Has the high school’s dress code changed?

Has the high school’s dress code changed?

Anna Miller, Kennedy Rowley, Riya Shah, & Ainsley Sutter
eSomethin Staff

Conversations around Perrysburg High School’s dress code are buzzing, and the new violation reporting policy is to blame. 

Janice Ray, PHS’ Dean of Students, explained that the dress code “has been the same dress code that has been in place… I believe that it has pretty much not been altered except for the bookbags.” 

The written dress code has not been changed but the way potential violations are being reported has. 

This year, teachers anonymously fill out a Google form when they notice an indecent outfit. Ray then seeks out the student and has a conversation with them. The conversation results in a potential dress code violation or a warning for the first offense.

To help standardize dress code enforcement, teachers attended a training prior to the start of the school year.

The new reporting procedure, using the Google form, was implemented in hopes that teachers would not have to interrupt class or confront students personally. The new procedure allows teachers to anonymously submit a student’s name on their own time to notify the office without affecting the teacher/student relationship.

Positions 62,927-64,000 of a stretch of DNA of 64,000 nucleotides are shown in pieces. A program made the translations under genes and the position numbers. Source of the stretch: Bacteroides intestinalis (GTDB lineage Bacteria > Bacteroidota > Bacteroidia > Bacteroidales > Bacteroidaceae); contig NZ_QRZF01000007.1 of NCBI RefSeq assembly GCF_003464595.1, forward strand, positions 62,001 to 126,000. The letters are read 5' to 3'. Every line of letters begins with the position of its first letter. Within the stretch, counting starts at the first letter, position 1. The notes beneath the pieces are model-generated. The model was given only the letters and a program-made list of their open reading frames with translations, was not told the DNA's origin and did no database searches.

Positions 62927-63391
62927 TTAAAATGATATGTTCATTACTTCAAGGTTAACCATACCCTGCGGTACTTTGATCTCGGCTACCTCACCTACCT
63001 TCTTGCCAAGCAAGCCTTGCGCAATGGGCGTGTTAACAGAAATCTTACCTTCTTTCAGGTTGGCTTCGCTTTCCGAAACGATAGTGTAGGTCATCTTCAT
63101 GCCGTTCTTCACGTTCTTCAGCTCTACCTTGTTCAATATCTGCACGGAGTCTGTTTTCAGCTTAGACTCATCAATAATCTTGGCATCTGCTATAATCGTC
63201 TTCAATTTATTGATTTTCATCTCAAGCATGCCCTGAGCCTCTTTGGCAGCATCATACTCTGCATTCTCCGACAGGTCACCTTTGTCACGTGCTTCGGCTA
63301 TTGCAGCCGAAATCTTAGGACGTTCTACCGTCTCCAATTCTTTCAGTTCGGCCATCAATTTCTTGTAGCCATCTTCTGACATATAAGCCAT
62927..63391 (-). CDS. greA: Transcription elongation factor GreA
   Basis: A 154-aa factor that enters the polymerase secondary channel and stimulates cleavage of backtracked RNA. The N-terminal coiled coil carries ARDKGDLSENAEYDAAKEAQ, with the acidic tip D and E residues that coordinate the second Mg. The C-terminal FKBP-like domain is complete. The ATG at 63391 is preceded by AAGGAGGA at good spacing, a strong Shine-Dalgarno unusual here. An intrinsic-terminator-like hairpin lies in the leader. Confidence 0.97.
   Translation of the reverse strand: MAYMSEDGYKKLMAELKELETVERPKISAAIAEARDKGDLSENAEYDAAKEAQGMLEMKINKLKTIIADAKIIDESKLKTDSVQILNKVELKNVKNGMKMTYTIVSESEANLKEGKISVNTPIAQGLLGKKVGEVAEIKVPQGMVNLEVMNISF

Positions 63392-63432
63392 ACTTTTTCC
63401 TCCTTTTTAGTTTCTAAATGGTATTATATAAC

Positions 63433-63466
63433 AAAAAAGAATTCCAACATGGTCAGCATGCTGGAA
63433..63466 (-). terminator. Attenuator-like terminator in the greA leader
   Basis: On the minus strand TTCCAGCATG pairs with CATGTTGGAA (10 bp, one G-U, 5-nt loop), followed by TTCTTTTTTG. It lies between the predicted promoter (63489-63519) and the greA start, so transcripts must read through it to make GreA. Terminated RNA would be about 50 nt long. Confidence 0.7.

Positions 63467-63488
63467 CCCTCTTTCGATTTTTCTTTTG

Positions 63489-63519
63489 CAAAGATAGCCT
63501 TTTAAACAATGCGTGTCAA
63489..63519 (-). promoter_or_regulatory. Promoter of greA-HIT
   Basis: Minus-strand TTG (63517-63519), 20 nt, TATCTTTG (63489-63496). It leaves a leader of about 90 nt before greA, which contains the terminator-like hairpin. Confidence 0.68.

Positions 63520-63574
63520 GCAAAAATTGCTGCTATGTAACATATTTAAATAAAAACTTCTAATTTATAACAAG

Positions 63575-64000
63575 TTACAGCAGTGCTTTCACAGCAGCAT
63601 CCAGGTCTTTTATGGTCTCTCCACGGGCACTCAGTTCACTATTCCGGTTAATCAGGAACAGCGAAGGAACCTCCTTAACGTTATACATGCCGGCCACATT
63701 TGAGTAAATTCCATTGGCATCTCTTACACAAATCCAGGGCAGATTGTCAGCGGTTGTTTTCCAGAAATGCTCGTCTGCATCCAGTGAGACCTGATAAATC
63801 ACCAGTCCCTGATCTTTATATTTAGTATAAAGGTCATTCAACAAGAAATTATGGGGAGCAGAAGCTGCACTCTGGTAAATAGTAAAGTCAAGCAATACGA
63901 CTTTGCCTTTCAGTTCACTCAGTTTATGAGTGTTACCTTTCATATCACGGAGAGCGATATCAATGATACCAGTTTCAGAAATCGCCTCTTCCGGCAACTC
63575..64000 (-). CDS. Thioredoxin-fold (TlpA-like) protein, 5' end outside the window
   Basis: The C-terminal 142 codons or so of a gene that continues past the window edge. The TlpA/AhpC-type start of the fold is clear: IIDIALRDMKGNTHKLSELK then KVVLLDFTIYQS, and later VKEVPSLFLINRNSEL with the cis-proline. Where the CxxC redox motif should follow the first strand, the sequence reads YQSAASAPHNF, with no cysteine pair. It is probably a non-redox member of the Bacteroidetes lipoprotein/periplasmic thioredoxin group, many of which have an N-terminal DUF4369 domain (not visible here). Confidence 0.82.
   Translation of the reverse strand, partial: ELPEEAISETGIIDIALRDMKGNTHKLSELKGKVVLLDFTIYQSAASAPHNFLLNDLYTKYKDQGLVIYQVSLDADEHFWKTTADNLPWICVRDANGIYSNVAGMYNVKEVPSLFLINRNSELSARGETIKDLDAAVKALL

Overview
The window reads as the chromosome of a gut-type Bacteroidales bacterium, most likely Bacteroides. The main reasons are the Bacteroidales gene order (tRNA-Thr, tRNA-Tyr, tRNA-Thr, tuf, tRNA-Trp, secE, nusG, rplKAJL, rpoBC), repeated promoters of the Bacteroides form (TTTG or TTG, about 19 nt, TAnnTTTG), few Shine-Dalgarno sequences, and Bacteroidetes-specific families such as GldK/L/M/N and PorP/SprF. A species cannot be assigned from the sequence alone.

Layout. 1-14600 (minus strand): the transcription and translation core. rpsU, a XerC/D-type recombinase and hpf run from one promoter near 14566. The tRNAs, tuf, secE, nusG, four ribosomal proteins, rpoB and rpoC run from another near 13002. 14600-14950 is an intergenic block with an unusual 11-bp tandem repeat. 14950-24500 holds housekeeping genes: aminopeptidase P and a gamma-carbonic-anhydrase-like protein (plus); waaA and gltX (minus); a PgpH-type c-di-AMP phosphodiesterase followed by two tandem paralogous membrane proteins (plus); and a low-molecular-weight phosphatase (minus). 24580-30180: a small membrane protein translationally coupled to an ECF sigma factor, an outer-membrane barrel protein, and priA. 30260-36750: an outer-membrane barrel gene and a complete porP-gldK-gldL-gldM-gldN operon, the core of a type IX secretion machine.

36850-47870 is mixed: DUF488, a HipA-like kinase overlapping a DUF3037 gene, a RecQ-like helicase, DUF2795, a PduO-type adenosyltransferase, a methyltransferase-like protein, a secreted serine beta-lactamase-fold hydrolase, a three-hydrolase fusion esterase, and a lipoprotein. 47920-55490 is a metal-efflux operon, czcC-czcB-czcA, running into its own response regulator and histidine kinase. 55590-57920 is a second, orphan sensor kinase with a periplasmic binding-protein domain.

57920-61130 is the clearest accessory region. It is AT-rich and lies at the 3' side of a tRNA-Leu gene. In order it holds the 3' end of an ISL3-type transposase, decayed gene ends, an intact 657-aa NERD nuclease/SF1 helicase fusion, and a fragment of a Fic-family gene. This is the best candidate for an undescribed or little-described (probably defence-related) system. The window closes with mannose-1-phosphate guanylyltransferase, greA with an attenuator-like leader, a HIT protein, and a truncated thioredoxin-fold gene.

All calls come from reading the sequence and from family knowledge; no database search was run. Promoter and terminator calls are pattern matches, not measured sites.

The change in reporting dress code violations was made to help teachers have a less confrontational way to report violations, but students’ conversations with their peers continue.

Screen Shot of the Dress Code from the PHS Student Handbook

The policy in the student handbook states that outfits, “should be appropriate for a high school educational setting,” which allows some interpretation — determining what is “appropriate for a high school educational setting” varies from person to person. Questionable outfits are still supposed to be reported by teachers, and the decision whether to punish or not is ultimately up to the administration. To assist in these decisions, teachers should reference their training on what violates the dress code specifically for questionable/borderline situations. 

The listed specifics are that, “Micro mini skirts and short shorts are not permitted along with midriff tops. Shirts/tops should not be low cut or revealing. Tops should have a sleeve or wide strap at the shoulder. Pants or jeans should be worn at the waist without sagging. No undergarments should show at any time.” These are the current written guidelines in the PHS student handbook. 

Ray elaborated on the reasoning behind the change to the reporting method, and said that she wanted to, “streamline [the process] a little bit so that you do not have 20 different people giving you 20 different opinions on what’s appropriate.”

While the text of the dress code itself has not been altered, students still feel very opinionated about what the administration says they are allowed to wear. With teachers having a new way to report violations, a higher number of them have been reported, Ray said 40+ already this school year.

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